Loan modifications are permanent changes to your loan while a forbearance agreement offers temporary assistance. In a forbearance agreement, your lender agrees to either suspend or reduce your mortgage payments for a short time. At the end of that time period, you must resume full monthly payments AND pay the temporarily-overlooked amounts.

How does a loan modification differ from a loan repayment plan?

Repayment plans are agreements with your lender to make up missed payments. This is usually achieved by spreading the overdue amounts over an agreed-upon time period that is usually six months or less. The extra payment amounts are added to your regular monthly mortgage payments until the delinquency is cleared.

What is the government’s HARP refinance option?

HARP stands for Home Affordable Refinance Program. If your loan is owned or guaranteed by Fannie Mae or Freddie Mac, you may be able to transform it into a 15 or 30-year fixed-rate, low-interest mortgage. 

What is the government's HAMP modification option?

The Home Affordable Modification Program (HAMP) is a critical part of the Obama Administration’s comprehensive strategy to help homeowners avoid foreclosure, stabilize the country’s housing market, and improve the nation’s economy. This program has been extended through December 2016.

  • HAMP Tier 1 – To be eligible for HAMP Tier 1, your property must be either a single-family home or a multi-family home with no rental income. The property must be the borrower’s primary residence. This loan modification is eligible for principal forgiveness, principal forbearance and 2% interest rate.

  • HAMP Tier 2 – To be eligible for HAMP Tier 2, your property must be either a multi-family home with rental income being stated. Tier 1 modifications that have been denied can also apply for HAMP Tier 2. This loan modification is eligible for principal forgiveness; principal forbearance and interest rates usually start at 3.5%.

Do I need to stop paying my mortgage to be eligible for a loan modification?

No, and doing so will harm your credit. Most loan modification programs require only that you be at risk of falling behind in your payments.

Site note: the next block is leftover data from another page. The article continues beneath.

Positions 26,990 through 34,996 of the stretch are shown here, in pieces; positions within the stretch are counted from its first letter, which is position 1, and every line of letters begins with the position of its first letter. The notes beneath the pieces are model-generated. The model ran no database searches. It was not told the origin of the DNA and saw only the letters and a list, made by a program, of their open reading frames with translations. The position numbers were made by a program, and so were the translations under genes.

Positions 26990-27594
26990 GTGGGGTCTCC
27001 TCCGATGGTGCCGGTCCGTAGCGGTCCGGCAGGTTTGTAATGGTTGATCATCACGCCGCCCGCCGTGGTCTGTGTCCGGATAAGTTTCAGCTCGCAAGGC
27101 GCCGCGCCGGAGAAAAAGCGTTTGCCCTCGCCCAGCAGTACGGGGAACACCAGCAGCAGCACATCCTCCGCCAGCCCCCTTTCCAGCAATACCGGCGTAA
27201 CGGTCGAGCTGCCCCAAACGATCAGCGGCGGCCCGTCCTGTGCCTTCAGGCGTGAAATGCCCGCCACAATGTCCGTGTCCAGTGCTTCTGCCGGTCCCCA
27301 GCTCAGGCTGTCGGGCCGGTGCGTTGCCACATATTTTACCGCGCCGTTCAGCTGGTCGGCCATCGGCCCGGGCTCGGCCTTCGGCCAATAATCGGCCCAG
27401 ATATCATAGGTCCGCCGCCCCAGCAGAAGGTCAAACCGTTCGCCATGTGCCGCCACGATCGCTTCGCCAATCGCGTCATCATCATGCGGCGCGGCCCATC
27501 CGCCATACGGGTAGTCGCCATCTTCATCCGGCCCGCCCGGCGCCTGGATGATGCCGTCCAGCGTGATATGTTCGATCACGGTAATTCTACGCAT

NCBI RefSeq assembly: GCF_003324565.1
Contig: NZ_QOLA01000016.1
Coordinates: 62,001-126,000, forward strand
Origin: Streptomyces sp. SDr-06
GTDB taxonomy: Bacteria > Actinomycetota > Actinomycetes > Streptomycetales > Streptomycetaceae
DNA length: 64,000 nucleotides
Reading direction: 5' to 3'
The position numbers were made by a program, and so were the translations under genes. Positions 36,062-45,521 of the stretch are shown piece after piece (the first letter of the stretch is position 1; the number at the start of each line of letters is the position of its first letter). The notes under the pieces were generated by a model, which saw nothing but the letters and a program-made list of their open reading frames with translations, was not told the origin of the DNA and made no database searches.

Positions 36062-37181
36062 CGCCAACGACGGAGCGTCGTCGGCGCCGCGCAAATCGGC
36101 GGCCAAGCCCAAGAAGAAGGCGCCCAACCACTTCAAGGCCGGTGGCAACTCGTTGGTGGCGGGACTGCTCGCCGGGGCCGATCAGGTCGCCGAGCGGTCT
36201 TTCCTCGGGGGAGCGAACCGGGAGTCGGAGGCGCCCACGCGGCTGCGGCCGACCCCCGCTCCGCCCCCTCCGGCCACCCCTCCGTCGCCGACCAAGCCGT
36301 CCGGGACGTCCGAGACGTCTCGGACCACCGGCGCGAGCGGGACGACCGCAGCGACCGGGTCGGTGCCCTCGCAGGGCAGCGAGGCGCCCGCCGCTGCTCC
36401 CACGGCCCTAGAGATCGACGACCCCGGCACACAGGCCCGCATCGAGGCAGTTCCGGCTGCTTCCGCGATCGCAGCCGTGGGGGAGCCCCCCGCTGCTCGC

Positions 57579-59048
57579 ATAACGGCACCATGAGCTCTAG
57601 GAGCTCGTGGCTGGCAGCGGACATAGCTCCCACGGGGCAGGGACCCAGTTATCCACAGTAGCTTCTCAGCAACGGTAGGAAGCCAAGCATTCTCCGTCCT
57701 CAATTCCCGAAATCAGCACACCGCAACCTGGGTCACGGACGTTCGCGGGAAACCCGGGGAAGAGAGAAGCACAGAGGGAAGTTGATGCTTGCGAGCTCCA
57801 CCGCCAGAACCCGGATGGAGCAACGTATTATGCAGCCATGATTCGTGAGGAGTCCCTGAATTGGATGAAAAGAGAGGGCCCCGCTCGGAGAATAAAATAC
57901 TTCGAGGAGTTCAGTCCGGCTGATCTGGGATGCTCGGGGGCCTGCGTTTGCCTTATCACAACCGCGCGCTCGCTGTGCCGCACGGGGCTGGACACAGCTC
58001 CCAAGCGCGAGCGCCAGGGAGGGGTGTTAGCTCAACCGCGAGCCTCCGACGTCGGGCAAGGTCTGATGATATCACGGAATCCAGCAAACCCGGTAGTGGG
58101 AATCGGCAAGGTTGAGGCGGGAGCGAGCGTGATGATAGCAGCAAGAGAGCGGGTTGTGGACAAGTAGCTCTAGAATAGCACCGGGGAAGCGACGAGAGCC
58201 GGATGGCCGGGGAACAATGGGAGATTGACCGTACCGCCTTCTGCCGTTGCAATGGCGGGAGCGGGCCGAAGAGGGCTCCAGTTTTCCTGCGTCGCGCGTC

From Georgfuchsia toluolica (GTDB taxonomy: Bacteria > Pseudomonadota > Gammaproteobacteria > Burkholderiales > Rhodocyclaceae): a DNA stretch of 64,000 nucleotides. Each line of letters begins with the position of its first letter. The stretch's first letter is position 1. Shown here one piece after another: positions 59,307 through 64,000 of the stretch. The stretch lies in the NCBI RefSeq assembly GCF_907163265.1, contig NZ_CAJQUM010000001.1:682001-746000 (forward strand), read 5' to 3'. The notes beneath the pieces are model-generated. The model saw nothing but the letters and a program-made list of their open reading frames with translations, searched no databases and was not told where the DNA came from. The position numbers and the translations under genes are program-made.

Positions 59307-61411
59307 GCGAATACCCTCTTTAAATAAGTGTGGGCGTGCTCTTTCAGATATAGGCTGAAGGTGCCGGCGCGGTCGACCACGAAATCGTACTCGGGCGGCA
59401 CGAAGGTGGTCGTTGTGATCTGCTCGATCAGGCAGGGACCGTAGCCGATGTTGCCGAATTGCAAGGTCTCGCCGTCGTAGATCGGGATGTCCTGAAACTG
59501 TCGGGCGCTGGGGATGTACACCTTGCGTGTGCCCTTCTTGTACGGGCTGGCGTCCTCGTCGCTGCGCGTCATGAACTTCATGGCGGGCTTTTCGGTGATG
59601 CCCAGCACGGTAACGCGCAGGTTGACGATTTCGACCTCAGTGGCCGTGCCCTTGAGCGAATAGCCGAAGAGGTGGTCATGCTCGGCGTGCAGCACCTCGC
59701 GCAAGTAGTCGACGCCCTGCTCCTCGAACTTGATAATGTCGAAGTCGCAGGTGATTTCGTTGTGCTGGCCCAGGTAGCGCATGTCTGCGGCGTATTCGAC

Do I need an attorney for a loan modification?

Legal assistance can be helpful if:

  • You are puzzled by the application

  • You are unsure how to explain your financial challenge

  • You are at a loss regarding the supporting documentation needed 

  • Your mortgage servicer is not treating your modification request fairly

  • Facing foreclosure

  • Giving up your home in a short sale

How Do I Know If I Qualify for a Loan Modification?

You usually need to show three items to qualify for a loan modification:

  • You are facing financial difficulties due to a life changing event.

  • You still have enough steady income to make modified payments.

  • You have interest in keeping your home as your primary residence or as investment property.

If your loan is owned or guaranteed by Fannie Mae or Freddie Mac, and you want to pursue a loan modification under the government’s Home Affordable Modification Program (HAMP), you must meet these requirements:

  • You are delinquent or in danger of falling behind on your mortgage.

  • You obtained your mortgage on or before January 1, 2009.

  • Your property has not been condemned.

  • You owe up to $729,750 on your primary residence or on your one-to-four unit rental property (loan limits are higher for two- to four-unit properties).

  • You have not been convicted within the last 10 years of a crime in connection with a mortgage or real estate transaction.

Delays Can Hurt You

The sooner you address your payment problems, the more options will be available to you. Whether you foresee future payment problems, are delinquent only a payment or two, have been served with a foreclosure lawsuit, or have received a notice to vacate your home from a marshal, we can help. 

On average, our clients are able to stay in their homes for longer periods of time even if mortgage payments are not being made. Let us seek a solution that lowers your monthly payment and keeps you in your home. 

Contact us at 1-800-LA-FIRMA (1-800-523-4762) or book your free consultation here.